It's over. The 2007 session of the Louisiana legislature has come to an end, and despite some positive highlights, lawmakers are likely to get a pounding for what they didn't do. The pay scale of Louisiana teachers, for the first time ever, has been lifted to the southern regional average. The legislature has plugged a billion dollars into the "Road Home" hurricane recovery program, which was running out of money. Both houses have passed a bill outlawing cockfighting, but with a one-year shutdown period. It now goes to the governor. So, what about the big item that didn't get done?
Using one parliamentary tactic after another, the legislature has killed the long-running effort to tighten the state ethics law for Louisiana politicians. What will the rest of the country think? WAFB Capitol Correspondent Caroline Moses reports on the ethics question, and the future of a state-owned insurance company that affects us all. It looks like we will not see ethics reform, but we will see some insurance tax credits and a compromise on how to get the state out of the insurance business.
Senator James David Cain (R-Dry Creek) says, "Mainly, I didn't want the cherry-picking going on before we had the chance to bid it out. She met me more than half way, I can honestly say." Senator Cain wants to sell the Citizens Insurance Company, and get the state out of the insurance business. He wants to sell it to a private insurance company as one big package deal, but Representative Karen Carter wants to give out cash incentives to multiple private companies in hopes they will open up shop here in Louisiana. The two worked out a compromise to get rid of Citizens by first trying to sell it as one package, and then if that fails after about 90 days, they'll hand out $100 million worth of cash incentives to different private companies. Also, a last minute amendment got tacked on to give insurance tax credits back to you. Representative Karen Carter (D-New Orleans) says, "That's new. We haven't talked about it. We heard a lot about mama wants tax credits. Well, mama's going to get some tax credits with respect to higher rates in insurance."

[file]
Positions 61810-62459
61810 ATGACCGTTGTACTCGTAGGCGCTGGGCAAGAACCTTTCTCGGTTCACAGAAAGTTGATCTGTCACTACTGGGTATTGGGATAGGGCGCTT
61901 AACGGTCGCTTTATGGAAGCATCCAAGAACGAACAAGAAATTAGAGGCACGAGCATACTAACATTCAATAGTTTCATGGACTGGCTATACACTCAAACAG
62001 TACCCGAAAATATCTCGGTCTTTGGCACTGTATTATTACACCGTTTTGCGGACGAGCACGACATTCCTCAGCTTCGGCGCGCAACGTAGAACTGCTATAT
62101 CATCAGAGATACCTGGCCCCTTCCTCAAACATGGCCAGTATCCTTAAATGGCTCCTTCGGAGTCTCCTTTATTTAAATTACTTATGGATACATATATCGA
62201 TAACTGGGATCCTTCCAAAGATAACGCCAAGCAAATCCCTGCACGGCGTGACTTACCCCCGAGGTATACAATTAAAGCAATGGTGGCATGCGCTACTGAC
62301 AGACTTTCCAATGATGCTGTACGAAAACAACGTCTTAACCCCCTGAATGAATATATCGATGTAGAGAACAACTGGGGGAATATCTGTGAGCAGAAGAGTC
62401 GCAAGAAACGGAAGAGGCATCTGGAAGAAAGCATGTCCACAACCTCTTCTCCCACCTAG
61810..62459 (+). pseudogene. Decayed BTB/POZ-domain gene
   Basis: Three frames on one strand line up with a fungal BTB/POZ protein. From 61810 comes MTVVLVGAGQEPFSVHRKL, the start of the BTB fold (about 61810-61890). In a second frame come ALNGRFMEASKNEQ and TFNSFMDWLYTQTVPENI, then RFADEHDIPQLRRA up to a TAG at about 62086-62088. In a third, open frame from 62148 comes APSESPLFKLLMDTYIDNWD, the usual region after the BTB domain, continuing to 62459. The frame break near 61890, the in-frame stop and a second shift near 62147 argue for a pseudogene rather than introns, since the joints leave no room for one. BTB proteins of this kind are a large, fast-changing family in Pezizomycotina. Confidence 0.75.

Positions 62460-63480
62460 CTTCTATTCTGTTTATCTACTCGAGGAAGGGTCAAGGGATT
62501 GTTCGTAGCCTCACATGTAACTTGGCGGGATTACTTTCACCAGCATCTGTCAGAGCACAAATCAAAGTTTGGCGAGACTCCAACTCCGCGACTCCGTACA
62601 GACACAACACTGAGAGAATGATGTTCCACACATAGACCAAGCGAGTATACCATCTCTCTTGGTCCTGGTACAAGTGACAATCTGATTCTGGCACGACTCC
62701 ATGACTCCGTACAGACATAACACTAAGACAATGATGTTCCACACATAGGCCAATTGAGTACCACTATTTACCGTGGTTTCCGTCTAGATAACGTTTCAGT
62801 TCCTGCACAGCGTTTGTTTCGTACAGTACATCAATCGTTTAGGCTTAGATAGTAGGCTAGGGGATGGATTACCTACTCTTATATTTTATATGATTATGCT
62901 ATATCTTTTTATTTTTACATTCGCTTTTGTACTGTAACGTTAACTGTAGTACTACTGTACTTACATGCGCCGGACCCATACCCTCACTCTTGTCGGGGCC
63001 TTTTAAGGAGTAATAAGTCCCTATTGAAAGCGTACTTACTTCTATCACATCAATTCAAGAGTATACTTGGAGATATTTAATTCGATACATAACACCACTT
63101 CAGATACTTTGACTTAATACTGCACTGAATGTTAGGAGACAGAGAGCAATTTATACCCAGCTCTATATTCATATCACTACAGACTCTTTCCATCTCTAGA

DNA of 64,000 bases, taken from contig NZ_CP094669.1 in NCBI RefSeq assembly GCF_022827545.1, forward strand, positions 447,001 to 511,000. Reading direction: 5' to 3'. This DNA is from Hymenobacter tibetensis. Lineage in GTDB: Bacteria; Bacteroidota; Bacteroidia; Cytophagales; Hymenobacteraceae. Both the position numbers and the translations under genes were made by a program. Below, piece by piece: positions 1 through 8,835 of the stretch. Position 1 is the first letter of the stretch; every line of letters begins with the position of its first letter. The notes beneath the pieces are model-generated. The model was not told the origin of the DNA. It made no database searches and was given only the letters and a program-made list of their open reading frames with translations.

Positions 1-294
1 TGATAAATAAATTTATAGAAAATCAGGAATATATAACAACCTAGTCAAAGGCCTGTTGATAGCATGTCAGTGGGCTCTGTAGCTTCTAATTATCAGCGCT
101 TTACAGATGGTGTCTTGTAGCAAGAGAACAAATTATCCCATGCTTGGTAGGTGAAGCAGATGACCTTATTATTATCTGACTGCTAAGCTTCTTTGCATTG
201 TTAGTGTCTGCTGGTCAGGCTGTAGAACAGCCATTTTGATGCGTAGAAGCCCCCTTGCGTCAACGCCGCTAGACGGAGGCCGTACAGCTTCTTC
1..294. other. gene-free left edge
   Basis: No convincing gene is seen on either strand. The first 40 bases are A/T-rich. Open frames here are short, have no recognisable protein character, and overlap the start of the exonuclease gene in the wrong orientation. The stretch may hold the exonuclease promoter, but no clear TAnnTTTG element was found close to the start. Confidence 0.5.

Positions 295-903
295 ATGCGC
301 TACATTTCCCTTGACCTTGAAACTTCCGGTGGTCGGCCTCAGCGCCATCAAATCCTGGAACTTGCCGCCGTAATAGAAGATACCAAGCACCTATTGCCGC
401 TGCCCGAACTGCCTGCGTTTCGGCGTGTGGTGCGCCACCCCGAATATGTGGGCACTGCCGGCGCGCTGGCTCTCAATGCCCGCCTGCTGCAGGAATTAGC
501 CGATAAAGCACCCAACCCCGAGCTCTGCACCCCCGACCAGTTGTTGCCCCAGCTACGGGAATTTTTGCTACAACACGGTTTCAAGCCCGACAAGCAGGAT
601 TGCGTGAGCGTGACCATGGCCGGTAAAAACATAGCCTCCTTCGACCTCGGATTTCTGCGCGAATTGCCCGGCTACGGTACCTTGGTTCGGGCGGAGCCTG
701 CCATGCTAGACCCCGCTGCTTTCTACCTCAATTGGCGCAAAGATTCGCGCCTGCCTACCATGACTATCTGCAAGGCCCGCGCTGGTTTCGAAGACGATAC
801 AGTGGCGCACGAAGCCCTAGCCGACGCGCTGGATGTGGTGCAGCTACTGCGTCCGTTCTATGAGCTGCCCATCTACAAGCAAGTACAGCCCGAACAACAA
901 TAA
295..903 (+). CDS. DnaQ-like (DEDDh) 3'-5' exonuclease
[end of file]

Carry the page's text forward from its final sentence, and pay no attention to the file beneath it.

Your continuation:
If you paid higher rates from 2005-2007, you will get some cash back in next year's tax returns. Another big money issue: Will legislators and the governor be forced to tell you where they get their money? Representative Michael Jackson of Baton Rouge has a bill to make them do just that. It first included local officials in the list for mandatory disclosure. Representative Jackson (D-Baton Rouge) says, "If we're going to have income disclosure, let's talk about it across the board, let's not isolate the legislature. Let's talk about everybody." Senator Robert Adley of Benton says the legislature should not tell other bodies of government what to do, so in the name of compromise, local officials got taken out of the bill. Senator Adley (D-Benton) says, "The only reason locals were ever put in this bill was in an effort to kill it. The legislature does this time and time again."
That's exactly what happened. The House and Senate could not agree on a compromise, so legislators still do not have to tell you how they get their money. The conference committee of three senators and three House members could not agree on a compromise. The issue cannot be brought up again for a vote until another session is called.